in.cube8r gallery presents: Almost Solo v.13 featuring series of works from Kylie Haberl, Anna Klaassen, Georgia Laughton & Kat Niclis
May 30 @ 6:00 pm - June 19 @ 6:00 pm
in.cube8r gallery presents: Almost Solo v.13
Not quite a group show, not quite a solo show, Almost Solo brings individual artists together to exhibit their bodies of work in a shared space.
As we are a no commission space 100% of all art sales are paid directly to the artists.
Opening drinks Thursday, 30 May 2019, 6pm-8pm
Continues to 19 June 2019
About the artists
Kylie Haberl from Butterfly Song Studio creates from her home studio surrounded by forest in Selby. Her uncontrollable desire for Artistic fulfillment, plays out in an eclectic collection of mediums. These include Wet Felting, Nuno Felting, and Upcycling to create beautiful pieces of ‘Wearable Art’ and when time permits water colour painting as well as Oil and Soft Pastels. She passionately sources wool and fibre to make her clothing creations from small Australian producers or repurposing and upcycling treasures that others have discarded. Currently Kylies creations are heavily influenced by the Australian landscape which she explores both at home and on 4WD adventures around Australia. This has been a cathartic process linking her both physically and spiritually to this beautiful country and to both hers and Australia’s ancestors.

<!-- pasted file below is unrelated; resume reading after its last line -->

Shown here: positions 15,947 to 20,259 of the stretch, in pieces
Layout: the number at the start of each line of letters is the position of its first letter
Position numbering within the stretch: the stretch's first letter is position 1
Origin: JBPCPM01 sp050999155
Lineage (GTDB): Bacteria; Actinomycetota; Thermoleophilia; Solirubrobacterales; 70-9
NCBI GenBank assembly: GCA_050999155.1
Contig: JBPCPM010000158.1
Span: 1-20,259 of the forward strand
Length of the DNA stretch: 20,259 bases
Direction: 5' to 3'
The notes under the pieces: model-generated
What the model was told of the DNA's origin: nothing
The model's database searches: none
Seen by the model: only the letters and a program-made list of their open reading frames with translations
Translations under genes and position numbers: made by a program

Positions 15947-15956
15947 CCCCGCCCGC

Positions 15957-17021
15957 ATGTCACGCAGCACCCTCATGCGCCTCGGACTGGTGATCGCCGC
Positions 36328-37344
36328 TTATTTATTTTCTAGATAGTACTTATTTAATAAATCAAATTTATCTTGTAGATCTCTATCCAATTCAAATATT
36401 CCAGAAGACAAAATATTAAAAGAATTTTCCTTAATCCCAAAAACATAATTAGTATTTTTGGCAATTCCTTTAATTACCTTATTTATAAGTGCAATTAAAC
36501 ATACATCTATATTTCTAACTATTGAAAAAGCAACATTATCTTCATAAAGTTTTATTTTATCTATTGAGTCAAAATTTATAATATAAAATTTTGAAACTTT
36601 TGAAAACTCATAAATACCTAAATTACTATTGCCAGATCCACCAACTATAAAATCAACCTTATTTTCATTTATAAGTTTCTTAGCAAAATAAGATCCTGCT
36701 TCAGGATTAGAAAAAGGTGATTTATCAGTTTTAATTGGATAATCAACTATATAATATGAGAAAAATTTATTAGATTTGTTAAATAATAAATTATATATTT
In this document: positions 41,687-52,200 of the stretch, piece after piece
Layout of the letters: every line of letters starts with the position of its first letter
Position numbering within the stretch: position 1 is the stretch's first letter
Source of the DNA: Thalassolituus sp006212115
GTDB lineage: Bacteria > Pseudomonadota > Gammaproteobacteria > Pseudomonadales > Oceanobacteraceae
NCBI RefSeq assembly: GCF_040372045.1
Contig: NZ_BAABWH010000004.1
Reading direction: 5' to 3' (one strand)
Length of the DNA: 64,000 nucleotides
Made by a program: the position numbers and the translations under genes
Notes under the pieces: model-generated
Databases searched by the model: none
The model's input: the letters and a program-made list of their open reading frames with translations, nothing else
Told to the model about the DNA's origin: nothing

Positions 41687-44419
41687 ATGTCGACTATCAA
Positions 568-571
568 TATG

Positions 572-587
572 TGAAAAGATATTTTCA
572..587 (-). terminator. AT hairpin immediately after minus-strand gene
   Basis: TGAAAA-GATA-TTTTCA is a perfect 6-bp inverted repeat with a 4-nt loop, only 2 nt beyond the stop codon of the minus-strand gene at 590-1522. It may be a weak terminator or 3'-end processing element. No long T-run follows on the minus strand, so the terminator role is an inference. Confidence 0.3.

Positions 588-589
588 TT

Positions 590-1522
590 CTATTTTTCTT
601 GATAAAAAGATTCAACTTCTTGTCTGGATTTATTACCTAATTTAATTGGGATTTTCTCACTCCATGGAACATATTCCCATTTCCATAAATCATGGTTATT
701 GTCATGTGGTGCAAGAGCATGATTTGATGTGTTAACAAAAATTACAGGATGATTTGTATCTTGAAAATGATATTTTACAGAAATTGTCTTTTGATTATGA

Connection to Country is a term that I have heard over many years from indigenous Australians when they explain the link they have, to both the physical and the spiritual soul of Australia. It was at first with hesitance that I thought about naming my part of this exhibition as ‘My Country’. Not being an aboriginal I didn’t feel I had the right to experience the emotions I was feeling. However, the more I have explored my own feelings and memories the more I realise that this statement is something that resonates so profoundly within me that there is no other possible name. There is a lot of unresolved pain and deception in the accurate record of our first peoples of this nation. Something I feel passionate about exposing and correcting. My art is my way of digesting and understanding the palpable connection I feel to certain locations that I have visited.
The focus of my pieces for this exhibition comes from the story of the “Possum Coats” which were once an everyday item worn by mostly the south eastern aboriginals of Australia. Made from possum skins stitched together these started as a blanket and were added to as the person grew eventually becoming a coat. The leather side of the coat was painted and incised with decorations mapping the identity of its owner and was then eventually buried with them. Very few have survived for this reason. I have decided to create pieces that map my connection and feelings for the Australia that I know. This includes my own version of a ‘history coat’ which is Wet Felted with my stories, emotions and experiences. As well as a piece that attempts to blend my Scottish heritage with that of a Dreamtime Solar Goddess that has particularly resonated with me. The final pieces are perhaps an exploration of my love and passion for the colours and textures of this land that fill me with joy when I see them framed in the landscape as a tree, a mountain or an eagle.